Is this one of the smallest playable DOOM devices?

Doom small

We’ve been working on a super-tiny, super-sharp/readable, DOOM playing device (it does more than DOOM, but … DOOM!). DOOM is often the “hello world” for what’s possible on hardware, particularly when there’s a screen and some button inputs.

Is this one of the smallest playable Doom devices?

We ported Retro-Go over to work on our QT Py ESP32 Pico board and since Retro-Go has a port of PrBoom for the ESP32, it pretty much just worked loading up the shareware DOOM1.WAD file off of a microSD card. Amazing how capable retro-go is once the hardware layout is defined.

The specs on the Adafruit QT Py DOOM playing device … (code name PINKY):

  • ESP32 Pico v3 02, dual Tensilica 240 MHz core w/2MB PSRAM, 8 MB Flash
  • 240×240 1.3″ TFT IPS
  • microSD card
  • AW9523 GPIO expander for 10 buttons, const current backlight, headphone amp mute, card detect

Video from our testing…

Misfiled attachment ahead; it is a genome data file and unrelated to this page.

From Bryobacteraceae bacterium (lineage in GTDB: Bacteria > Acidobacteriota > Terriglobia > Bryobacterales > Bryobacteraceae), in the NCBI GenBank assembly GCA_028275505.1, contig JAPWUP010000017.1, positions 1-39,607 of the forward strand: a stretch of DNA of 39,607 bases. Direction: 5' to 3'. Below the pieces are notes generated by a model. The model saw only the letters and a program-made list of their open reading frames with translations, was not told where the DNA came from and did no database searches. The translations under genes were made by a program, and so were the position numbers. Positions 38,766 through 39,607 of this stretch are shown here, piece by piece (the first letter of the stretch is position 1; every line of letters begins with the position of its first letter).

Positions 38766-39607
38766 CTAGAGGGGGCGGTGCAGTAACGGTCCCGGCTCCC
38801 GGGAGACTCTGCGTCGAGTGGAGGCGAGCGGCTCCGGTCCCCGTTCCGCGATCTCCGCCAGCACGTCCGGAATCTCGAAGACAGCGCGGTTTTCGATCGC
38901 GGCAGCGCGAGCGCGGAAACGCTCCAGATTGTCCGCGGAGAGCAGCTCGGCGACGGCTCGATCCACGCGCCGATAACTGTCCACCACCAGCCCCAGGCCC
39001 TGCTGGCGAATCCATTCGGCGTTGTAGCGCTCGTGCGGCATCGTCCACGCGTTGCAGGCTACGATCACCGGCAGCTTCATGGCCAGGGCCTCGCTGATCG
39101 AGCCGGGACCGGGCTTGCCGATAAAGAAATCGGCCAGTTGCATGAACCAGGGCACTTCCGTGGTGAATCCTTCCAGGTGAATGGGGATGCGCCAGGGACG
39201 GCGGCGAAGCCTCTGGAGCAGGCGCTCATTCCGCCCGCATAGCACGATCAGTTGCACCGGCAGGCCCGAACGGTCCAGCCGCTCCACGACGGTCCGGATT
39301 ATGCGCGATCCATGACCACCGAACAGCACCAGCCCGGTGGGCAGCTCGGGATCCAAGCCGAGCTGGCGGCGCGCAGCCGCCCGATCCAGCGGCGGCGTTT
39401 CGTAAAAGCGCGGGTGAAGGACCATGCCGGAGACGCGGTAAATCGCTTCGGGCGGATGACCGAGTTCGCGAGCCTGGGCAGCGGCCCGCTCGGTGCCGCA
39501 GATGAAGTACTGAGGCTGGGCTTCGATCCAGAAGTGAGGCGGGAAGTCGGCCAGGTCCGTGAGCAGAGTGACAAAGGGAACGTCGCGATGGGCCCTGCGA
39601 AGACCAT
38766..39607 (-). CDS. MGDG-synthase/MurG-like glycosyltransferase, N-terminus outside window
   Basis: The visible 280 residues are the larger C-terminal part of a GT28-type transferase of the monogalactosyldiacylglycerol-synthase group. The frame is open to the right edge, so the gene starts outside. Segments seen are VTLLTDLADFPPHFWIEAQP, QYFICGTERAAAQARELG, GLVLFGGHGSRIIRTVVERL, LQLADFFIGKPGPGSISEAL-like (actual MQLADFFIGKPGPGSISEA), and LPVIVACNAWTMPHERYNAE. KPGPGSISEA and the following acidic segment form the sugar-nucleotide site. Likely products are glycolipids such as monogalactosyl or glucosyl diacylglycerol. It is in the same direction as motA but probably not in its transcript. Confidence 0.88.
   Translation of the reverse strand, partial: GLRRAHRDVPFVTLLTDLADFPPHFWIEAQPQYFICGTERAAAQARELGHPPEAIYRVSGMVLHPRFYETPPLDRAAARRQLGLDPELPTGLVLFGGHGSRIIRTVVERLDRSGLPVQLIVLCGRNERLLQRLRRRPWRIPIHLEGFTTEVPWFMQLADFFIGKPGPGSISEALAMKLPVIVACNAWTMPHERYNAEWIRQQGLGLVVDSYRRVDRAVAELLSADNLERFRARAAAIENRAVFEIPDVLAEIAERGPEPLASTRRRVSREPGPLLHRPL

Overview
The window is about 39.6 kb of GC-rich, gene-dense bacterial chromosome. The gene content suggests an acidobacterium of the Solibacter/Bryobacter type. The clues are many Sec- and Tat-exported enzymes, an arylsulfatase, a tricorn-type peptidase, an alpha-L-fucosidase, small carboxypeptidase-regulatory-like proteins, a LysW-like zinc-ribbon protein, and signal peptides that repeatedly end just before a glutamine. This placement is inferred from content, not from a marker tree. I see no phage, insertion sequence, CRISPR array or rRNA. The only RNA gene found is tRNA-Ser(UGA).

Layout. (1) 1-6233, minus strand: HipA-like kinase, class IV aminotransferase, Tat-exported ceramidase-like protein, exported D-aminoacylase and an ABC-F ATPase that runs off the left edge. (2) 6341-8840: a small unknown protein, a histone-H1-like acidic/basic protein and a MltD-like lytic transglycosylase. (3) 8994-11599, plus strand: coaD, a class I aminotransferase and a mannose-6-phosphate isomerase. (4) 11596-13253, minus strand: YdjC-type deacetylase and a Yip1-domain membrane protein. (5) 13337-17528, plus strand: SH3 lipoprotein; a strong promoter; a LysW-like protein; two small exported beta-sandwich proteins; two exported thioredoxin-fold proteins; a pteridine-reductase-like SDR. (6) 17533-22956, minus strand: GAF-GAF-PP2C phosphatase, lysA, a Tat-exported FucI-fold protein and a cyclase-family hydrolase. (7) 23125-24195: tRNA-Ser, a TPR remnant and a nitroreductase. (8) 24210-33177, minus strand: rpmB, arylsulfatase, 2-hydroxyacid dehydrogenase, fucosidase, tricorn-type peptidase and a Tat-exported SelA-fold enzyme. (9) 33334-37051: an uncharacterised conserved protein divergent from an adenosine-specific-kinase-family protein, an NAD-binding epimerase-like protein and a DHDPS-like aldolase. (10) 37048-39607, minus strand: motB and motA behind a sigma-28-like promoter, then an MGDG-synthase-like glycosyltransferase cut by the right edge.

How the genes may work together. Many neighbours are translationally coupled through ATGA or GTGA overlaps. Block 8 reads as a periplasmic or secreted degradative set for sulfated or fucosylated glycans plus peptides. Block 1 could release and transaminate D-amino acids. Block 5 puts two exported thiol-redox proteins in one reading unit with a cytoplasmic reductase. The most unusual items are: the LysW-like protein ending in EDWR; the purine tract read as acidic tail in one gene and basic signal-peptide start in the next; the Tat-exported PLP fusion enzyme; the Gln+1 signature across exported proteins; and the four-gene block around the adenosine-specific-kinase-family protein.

We’re going to try and see if we can get John Romero & John Carmack thoughts on if this as small / playable as it can get (and we’ll offer to send them one each, the first couple units!) along with Alex (ducalex) who did the port of prboom to retro-go.

Doom cover art

DOOM’s source code is open source and available on GitHub as well

The Doom source code was released on December 23, 1997, initially under a not-for-profit license. Later, permission was granted to re-release the source code under the GNU GPL on October 3, 1999.


Screenshot 910

It’s so small! – DOOM TEXT GENERATOR.

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1 Comment

  1. Totally need to check out and

    The firmware alone has over 16K downloads and over 300 stars, the UX experience is pretty good

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